The bolts 42 extend through slots (not shown) in the shims 40. Furthermore, each shim 40 is made up of two halves each having a circumferential extent which is less than that of the semi-circumference of the flanges 36 and 38, as shown in FIG. 2. Thus, not all the bolts 42 extend through the shim halves, and the shim halves can be removed or inserted between the flanges 36 and 38 simply by loosening the bolts 42.
The bearing housing 22 is fixed relative to the frame housing 24 by adjusting means including clamps 44 which can be released to enable axial movement of the bearing housing 22 relative to the frame housing 24. As such adjusting means are known they will not be further described herein.
The pump illustrated includes bearings for the drive shaft 20, and various stationary and dynamic seals all of which are conventional and are similarly not described further herein.
It will be appreciated that during operation, rotation of the impeller 18 delivers slurry from the inlet 12 to the outlet 14. Furthermore, the pressure of the slurry at the outlet 14 is higher than at the inlet 12. Accordingly, there is a tendency for a reverse flow of slurry through the fine running clearances to be established and this wears the casing, backliner, and impeller surfaces and increases the clearances leading to inefficiency of pump operation.
After the pump has been operating for some time adjustment to compensate for the wear should be made. The adjustment procedure will now be described.
Initially, the clamps 44 fixing the bearing housing 22 to the frame housing 24 are released such that the bearing housing 22, and hence the drive shaft 20, is movable axially relative to the frame housing 24. The drive shaft 20 is then displaced backwardly. The impeller 18 is thus moved axially in the chamber 16. The shaft 20 is manually rotated to determine when the impeller 18 contacts the backliner 28. The shaft 20 is then axially displaced forwardly by a predetermined amount to move the impeller 18 out of contact with the backliner 28 and leave the required fine running clearance between the back surface of the impeller 18 and the backliner 28. The bearing housing 22 is then clamped again to the frame housing 24 by the clamps 44.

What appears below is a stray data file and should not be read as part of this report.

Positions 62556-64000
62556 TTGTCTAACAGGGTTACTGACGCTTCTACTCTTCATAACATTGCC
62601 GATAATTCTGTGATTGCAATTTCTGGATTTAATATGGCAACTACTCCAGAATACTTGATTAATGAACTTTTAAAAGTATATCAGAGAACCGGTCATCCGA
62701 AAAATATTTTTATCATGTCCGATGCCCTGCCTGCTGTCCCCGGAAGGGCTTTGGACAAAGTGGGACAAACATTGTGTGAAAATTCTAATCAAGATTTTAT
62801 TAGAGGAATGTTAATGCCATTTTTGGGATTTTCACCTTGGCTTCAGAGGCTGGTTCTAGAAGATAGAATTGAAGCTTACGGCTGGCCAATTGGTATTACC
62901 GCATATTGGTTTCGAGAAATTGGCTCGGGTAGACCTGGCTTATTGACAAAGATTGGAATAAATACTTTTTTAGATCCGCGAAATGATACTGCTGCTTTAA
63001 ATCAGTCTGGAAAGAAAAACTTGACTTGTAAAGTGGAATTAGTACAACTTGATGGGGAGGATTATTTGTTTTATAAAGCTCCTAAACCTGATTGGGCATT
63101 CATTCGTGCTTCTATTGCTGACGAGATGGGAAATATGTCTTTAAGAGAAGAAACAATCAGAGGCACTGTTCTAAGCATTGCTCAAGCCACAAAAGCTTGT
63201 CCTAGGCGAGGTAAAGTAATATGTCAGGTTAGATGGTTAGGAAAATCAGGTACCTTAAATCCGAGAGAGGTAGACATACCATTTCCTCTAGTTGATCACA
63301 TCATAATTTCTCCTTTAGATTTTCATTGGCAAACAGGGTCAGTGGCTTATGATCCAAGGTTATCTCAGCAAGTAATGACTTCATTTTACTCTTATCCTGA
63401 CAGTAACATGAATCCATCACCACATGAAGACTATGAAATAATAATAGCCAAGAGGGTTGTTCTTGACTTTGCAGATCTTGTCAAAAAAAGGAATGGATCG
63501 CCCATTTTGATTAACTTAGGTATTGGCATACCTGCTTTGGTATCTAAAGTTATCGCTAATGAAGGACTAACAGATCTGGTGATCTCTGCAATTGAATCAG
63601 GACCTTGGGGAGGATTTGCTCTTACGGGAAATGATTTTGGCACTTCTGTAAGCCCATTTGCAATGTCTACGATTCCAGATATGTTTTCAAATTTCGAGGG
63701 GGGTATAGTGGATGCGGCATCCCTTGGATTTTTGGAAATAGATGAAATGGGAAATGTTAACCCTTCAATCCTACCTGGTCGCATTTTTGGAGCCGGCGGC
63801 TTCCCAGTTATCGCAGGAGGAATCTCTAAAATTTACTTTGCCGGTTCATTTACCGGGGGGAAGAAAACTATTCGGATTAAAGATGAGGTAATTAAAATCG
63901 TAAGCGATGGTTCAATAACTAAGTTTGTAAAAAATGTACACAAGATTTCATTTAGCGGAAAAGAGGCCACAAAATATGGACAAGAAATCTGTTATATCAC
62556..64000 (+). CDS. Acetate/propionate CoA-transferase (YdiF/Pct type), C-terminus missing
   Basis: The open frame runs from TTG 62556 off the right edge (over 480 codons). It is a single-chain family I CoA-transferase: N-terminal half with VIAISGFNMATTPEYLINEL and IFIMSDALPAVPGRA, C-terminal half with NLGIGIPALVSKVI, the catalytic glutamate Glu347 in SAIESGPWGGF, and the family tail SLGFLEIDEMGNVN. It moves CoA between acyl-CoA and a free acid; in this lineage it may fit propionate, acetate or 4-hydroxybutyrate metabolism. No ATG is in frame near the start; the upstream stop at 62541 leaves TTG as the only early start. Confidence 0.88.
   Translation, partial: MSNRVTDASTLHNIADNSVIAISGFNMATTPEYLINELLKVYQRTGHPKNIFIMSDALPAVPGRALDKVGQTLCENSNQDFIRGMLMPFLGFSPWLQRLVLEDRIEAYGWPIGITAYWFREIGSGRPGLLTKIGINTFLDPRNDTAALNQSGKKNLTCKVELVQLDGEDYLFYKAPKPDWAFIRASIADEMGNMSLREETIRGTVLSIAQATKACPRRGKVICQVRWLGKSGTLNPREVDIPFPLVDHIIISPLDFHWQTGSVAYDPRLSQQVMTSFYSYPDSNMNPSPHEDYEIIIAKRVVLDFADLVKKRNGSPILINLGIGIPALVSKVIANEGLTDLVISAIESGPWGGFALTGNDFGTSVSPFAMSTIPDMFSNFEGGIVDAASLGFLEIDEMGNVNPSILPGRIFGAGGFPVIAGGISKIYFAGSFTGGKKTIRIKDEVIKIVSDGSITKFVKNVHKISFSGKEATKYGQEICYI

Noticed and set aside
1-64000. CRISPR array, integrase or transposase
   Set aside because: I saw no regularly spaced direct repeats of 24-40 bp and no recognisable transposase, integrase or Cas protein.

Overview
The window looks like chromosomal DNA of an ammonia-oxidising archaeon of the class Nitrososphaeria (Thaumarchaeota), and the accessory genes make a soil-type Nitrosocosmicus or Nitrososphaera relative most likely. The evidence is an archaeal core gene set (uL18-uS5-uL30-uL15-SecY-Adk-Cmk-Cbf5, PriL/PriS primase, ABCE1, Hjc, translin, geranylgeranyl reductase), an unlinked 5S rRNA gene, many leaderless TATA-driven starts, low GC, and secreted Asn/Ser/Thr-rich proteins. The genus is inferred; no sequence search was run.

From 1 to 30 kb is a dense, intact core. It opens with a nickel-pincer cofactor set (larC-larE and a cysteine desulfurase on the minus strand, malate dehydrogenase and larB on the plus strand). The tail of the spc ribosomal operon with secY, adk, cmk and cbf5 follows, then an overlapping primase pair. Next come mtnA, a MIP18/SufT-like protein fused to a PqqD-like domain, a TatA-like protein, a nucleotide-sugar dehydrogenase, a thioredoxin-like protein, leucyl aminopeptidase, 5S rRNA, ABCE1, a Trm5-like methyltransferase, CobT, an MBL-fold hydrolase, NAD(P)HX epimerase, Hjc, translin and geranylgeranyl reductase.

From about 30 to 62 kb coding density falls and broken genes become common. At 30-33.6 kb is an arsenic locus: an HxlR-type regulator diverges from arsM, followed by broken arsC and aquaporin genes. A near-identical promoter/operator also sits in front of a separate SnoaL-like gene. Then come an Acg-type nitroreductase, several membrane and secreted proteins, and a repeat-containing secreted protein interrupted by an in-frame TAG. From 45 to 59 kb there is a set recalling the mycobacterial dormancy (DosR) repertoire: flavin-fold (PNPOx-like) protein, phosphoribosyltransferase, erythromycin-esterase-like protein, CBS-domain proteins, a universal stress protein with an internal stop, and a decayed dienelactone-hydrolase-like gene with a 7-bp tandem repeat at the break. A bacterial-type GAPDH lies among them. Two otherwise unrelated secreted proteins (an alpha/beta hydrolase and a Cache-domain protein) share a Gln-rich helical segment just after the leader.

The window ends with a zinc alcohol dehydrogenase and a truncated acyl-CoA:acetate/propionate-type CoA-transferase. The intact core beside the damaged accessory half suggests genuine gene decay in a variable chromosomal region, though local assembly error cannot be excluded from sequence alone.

As there has been wear of the impeller 18 and casing 10 it will be appreciated that at this stage there will be a large clearance between the front surface of the impeller 18 and the casing 10. This front clearance is then adjusted by means of the adjusting means comprising the shims 40.
The bolts 42 which pass through the shims 40 are loosened and the required number of shims 40 are then removed. The bolts 42 are then tightened. As the bolts 42 are tighthened the flanges 36 and 38 are drawn towards one another and thus the casing 10 and the backliner 28 move axially relative to one another, the outer peripheral surface of the backliner sliding on the circumferential surface 32 of the casing 10. Thus, the axial spacing between the front and rear surfaces of the chamber 16 is reduced by the total depth of the shims 40 removed. As the shims 40 preferably each have a depth of 1 mm the axial spacing of the chamber 16 can be accurately adjusted to compensate for the wear.
If required, after the front running clearance has been adjusted by removal of the necessary number of shims, the positioning of the impeller 18 within the chamber 16 can be finely adjusted by moving the drive shaft 20 axially as described above. In this way, it is also possible to comfirn that the correct number of shims has been removed.